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37

Well, the classical answer to "what is the correct thing to do after you have the XOR of the two original messages" is crib-dragging. That is, you take a guess of a common phrase that may appear in one of the plaintexts (the classical example against ASCII english is the 5 letter " the "), and exclusive-or that against the XOR of the two original messages ...


28

There is a great graphical representation of the possible problems that arise from reusing a one-time pad. Reusing the same key multiple times is called giving the encryption 'depth' - and it is intuitive that the more depth given, the more likely it is that information about the plaintext is contained within the encrypted text. The process of 'peeling ...


20

Collisions of RSA keys should never happen for realistic key sizes and good random number generators. Assume a 1024 bit RSA key; the primes from which it has been derived are about 512 bit. If we assume every 500ths 512 bit number is a prime, and we assume the most significant bit of the 512 bit number is set, we still get about $2^{500}$ or $10^{150}$ ...


18

There are two methods, named statistical analysis or Frequency analysis and pattern matching. Note that in statistical analysis Eve should compute frequencies for $aLetter \oplus aLetter$ using some tool like this. A real historical example using frequency analysis is the VENONA project. EDIT: Having statistical analysis of $aLetter \oplus aLetter$ like ...


16

Let's assume that the plaintexts consist only of spaces and ASCII letters. Given the hint, that seems like a reasonable assumption to start with, even if it might turn out to be only mostly correct. Now, take one of the ciphertexts and XOR it with each of the others. Of course, the XOR operation cancels out the keystream, so you end up with the plaintext ...


16

In general, knowledge of $m_1 \oplus m_2$ is not enough to uniquely determine $m_1$ and $m_2$, even if both are known to be, say, English text. For a simple example, $$\text{"one one"} \oplus \text{"two two"} = \text{"one two"} \oplus \text{"two one"}.$$ However, in practice it may be possible to obtain fairly good guesses for $m_1$ and $m_2$; the typical ...


11

Yes, encrypting two different random "plain texts" with the same "pad" is indistinguishable from using two different random one time pads for encrypting the same plain text. You get perfect secrecy in the latter case, so you will get it in the former case as well. However, usually there is a functional difference between the key and the plain text that the ...


10

Yes, the attacker would have a realistic chance of recovering plaintext, and preventing him from knowing the IV values does not reduce this risk. The problem is that CTR mode encryption is effectively: $C = P \oplus F(Key, IV)$ where $P$ is the plaintext, $C$ is the ciphertext, and $F$ is a complex function of its two inputs. The problem with this is if ...


9

Here since the key is used more than one time, an attack called Crib-Dragging can be used to attack the cipher text. A blog post which could give you a greater understanding on the implementation part is located at travisdazell.blogspot.in/2012/11/many-time-pad-attack-crib-drag.html: Many Time Pad Attack - Crib Drag The one time pad (OTP) is a ...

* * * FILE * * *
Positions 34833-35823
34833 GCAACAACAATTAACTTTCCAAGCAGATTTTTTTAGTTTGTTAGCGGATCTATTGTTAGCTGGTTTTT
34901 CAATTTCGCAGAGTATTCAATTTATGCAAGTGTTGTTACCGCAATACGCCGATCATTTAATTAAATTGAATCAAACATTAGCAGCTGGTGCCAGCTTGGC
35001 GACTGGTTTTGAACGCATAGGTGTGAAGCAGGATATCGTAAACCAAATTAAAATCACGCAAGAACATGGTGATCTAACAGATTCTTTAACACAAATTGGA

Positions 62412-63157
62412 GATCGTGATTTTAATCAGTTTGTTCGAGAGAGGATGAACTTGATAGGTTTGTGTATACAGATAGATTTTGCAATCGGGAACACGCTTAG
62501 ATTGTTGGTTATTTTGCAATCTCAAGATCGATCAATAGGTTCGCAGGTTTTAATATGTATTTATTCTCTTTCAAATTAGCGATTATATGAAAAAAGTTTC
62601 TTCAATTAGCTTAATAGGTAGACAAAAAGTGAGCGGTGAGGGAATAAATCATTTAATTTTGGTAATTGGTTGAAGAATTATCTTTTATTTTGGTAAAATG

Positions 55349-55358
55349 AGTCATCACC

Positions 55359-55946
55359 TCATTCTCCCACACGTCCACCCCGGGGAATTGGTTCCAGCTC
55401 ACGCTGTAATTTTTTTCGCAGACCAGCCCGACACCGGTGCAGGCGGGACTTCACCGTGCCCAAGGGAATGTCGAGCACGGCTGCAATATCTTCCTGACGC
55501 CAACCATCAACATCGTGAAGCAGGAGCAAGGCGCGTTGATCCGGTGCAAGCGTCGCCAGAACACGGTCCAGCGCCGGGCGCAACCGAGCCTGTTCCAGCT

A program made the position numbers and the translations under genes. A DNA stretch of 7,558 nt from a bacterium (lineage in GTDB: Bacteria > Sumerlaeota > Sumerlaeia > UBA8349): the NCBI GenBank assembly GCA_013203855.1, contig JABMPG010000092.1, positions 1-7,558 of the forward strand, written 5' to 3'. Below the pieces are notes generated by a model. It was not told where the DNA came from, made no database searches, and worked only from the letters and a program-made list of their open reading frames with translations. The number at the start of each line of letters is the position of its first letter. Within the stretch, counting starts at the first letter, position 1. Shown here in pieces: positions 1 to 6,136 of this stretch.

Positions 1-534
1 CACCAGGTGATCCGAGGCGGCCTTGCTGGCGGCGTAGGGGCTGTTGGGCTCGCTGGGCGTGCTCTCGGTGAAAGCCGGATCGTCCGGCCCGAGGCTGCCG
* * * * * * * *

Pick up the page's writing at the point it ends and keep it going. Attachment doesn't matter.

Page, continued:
8

Yes, this is a fine approach. This sort of technique is known as "key separation". Since your master key is a cryptographically secure key, you do not need to use a large iteration count. Also, you could use any PRF, in place of PBKDF2. (The iteration count is normally used if you are applying PBKDF2 to a passphrase, instead of a cryptographically secure ...


8

Well, reusing a key isn't a problem; after all, RSA keys are generally used many times. However, if you fix the padding, there does exist one other potential problem; message malleability. To example, suppose Alice sends two messages to Bob, $X_1, X_2$ and $Y_1, Y_2$. To send these, Alice actually sends: $E(X_1), E(X_2)$ $E(Y_1), E(Y_2)$ Now, Eve can't ...


8

A recent (2006) paper that describes a method is "A natural language approach to automated cryptanalysis of two-time pads". The abstract: While keystream reuse in stream ciphers and one-time pads has been a well known problem for several decades, the risk to real systems has been underappreciated. Previous techniques have relied on being able to ...


6

CBC mode encrypts as follows: $$ C_0 = E_K(IV\oplus P_0);\\ C_i = E_K(C_{i-1}\oplus P_i), $$ where $P_i$ are plaintext blocks and $C_i$ are ciphertext blocks. Traditionally, IV must be random and is published alongside the ciphertext to enable decryption. If it is also published in your case, then this reveals the key and is trivially insecure. If the ...


5

If you encrypt the messages $m_1$ and $m_2$ with the pad $p$ as $$\begin{aligned} c_1 &= m_1 \oplus p, \\ c_2 &= m_2 \oplus p, \end{aligned}$$ where $\oplus$ denotes the binary operation of a finite group (e.g. addition on integers modulo $n$, or XOR on bitstrings, etc.) and $p$ is a random element of the group, then, indeed, an attacker who ...


5

You would retain perfect security in the situation you described. Consider your question in reverse. Use the ciphertext as a OTP and use the n-time-pad as the ciphertext. Since your ciphertexts are random their concatenated result is also random and would qualify as an OTP. At this point is doesn't matter what the OTP was, the conditions for perfect ...